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Rossford may join regional dispatching PDF Print E-mail
Written by DAVID DUPONT Sentinel Staff Writer   
Tuesday, 25 March 2014 09:57
ROSSFORD - City Council took the first step toward finalizing a three-community dispatching and records management system.
The proposed ALERT system would upgrade dispatching and provide for better management of records.
Rossford is partnering with Walbridge and Lake Township in purchasing the system.
The cost to purchase and implement the system will be $126,500; Rossford's share will be $59,916, said councilman Daniel Wagner, who chairs the Public Safety Committee. The annual maintenance and licensing fee will be $30,324; Rossford share will be $12,897.
City Administrator Ed Ciecka said that the city could withdraw from the arrangement at any time.
Council gave the proposal, which was unanimously approved by the public safety committee, a first reading Monday.
Ciecka said that Rossford's legal counsel was drawing up the three-party agreement, and Walbridge and Lake Township had yet to read it.
In other emergency service action, the council approved spending $92,146 to remount the body of a 2007 ambulance onto a new gas-powered chassis.
Last Updated on Tuesday, 25 March 2014 15:00
Weather drowns hope of raises in Lake Twp. PDF Print E-mail
Written by DEBBIE ROGERS Sentinel Staff Writer   
Tuesday, 25 March 2014 09:22
MILLBURY - Lake Township employees can blame the wretched winter weather for less money in their pockets.
At Tuesday's meeting, the trustees voted to give full and part-time employees, who are non-union and non-probationary, a one-time bonus in lieu of raises for 2014.
Full-time employees will receive $750 and part-time employees will get $500.
Fiscal Officer Vicki Schwamberger said the bonuses will cost the township $8,000. There are nine full-time employees and two part-time.
After the meeting, she and Trustee Chairwoman Melanie Bowen said the winter weather, which depleted the road department fund, was partly to blame for the trustees not awarding raises.
"This (bonuses) was a better option for us due to the economy," Schwamberger said.
Police officers, who are in a union, received a 2.5 percent raise this year. They are in the last year of a three-year contract.
The vote on the bonuses was taken after a 90-minute executive session.
Last Updated on Tuesday, 25 March 2014 14:56
Movies teach girls passivity, helplessness & obedience PDF Print E-mail
Written by TARA KELLER Sentinel Staff Writer   
Tuesday, 25 March 2014 09:24
Look closely at some Disney princess movies. Underneath the tiaras and glass slippers hide a not-so-hidden message about what it means to be a girl.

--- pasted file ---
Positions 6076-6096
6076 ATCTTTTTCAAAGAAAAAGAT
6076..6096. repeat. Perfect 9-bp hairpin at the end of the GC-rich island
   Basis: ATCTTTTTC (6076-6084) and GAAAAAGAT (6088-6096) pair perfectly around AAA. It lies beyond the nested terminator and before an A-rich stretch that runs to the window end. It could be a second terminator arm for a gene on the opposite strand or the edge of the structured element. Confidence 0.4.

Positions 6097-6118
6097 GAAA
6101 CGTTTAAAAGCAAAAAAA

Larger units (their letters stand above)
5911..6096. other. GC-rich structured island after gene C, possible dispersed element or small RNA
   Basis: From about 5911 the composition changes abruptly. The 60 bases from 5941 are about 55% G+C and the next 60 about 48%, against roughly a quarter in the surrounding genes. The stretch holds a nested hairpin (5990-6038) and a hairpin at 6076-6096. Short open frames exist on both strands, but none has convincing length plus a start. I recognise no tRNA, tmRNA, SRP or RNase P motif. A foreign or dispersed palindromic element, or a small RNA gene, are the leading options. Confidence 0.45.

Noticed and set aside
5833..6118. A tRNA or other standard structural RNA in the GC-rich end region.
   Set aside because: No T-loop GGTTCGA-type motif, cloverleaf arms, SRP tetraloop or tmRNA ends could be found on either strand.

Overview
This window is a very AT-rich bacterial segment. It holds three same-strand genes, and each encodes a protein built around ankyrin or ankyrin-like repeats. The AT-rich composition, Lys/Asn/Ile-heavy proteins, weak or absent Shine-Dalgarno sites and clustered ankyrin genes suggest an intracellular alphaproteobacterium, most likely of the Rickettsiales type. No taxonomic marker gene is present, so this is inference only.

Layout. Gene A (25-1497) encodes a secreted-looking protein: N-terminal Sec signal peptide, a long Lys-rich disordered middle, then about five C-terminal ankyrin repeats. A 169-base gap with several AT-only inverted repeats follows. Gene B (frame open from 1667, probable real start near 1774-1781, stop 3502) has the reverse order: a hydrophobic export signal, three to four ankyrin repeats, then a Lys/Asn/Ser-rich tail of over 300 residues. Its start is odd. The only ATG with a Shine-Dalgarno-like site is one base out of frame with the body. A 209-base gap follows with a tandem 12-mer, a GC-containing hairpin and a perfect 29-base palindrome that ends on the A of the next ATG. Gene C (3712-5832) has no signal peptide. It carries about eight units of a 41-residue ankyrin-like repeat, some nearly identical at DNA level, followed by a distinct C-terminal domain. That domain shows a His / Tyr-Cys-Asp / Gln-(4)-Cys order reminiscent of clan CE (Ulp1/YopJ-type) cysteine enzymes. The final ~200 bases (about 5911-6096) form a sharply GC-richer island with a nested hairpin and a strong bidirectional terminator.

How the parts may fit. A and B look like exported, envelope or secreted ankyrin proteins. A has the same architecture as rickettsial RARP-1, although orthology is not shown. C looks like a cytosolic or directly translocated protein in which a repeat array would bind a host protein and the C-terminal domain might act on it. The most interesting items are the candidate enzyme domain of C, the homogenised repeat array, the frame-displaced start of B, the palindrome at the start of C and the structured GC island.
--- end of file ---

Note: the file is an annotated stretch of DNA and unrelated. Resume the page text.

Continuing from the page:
"These movies teach passivity and helplessness and obedience to be ideals on what makes you a good girl," said Dr. Roz Sibielski, BGSU Theatre and Film instructor. "If you've noticed, all these princesses love to do housework."
And for those who hadn't noticed, Sibielski was eager to share during her lecture, "Princesses, Superheroes and Other Media Representations of Girls" as a part of Women's History Month at BGSU on March 21.
Sibielski explored how girls aged three to 11 are presented in culture - positively and negatively.
Many films, like Disney's "Cinderella" and "Sleeping Beauty" paint their female protagonists as only having one stereotypical goal.
"The prince is the goal in the story. This is the only focus of the princesses' lives," she said. "The only value they have is to marry the prince. After that, their story is over."
This kind of ending doesn't have to happen for the girls watching these movies.
A new line of entertainment is out to instill more self-fulfilling goals.
TV shows and films like "Kim Possible," "Brave" and Disney's newest movie "Frozen" feature strong female protagonists who fight for what's right instead of just finding a husband.
Last Updated on Tuesday, 25 March 2014 14:59
State treasurer pushes skilled trades PDF Print E-mail
Written by PETER KUEBECK, Sentinel Staff Writer   
Tuesday, 25 March 2014 08:17
Ohio Treasurer Josh Mandel (left) with Phoenix Technology's Henry Schworm, Engineering Manager for the company. (Photo: J.D. Pooley/Sentinel-Tribune)
Josh Mandel hopes students will start taking a new look at the skilled trades.
"I believe we need to put shop class back in high school," the state Treasurer said Monday during a stop at Phoenix Technologies International in Bowling Green.
Mandel came by to present an inaugural "Ohio Strong" award at the company. The event was one of multiple stops planned by Mandel in the area, including Toledo, Findlay and Lima.
The Ohio Strong awards are intended to help recognize workers in manufacturing and the skilled trades across Ohio, and to raise public awareness to encourage people to pursue careers in those fields.
Prior to presenting the award to Henry Schworm of Phoenix - engineering manager and a 21-year employee at the company who started welding early in his life - Mandel noted that students today are largely told the only way to success is through a four-year degree. Such a degree is only one of the options available, he said, later noting figures from the Bureau of Labor Statistics that 48 percent of young adults are employed in jobs that don't require a four-year degree - and as a result they are getting in debt for their education needlessly.
"No one's really out there recognizing the worker," Mandel said.
Last Updated on Tuesday, 25 March 2014 14:51
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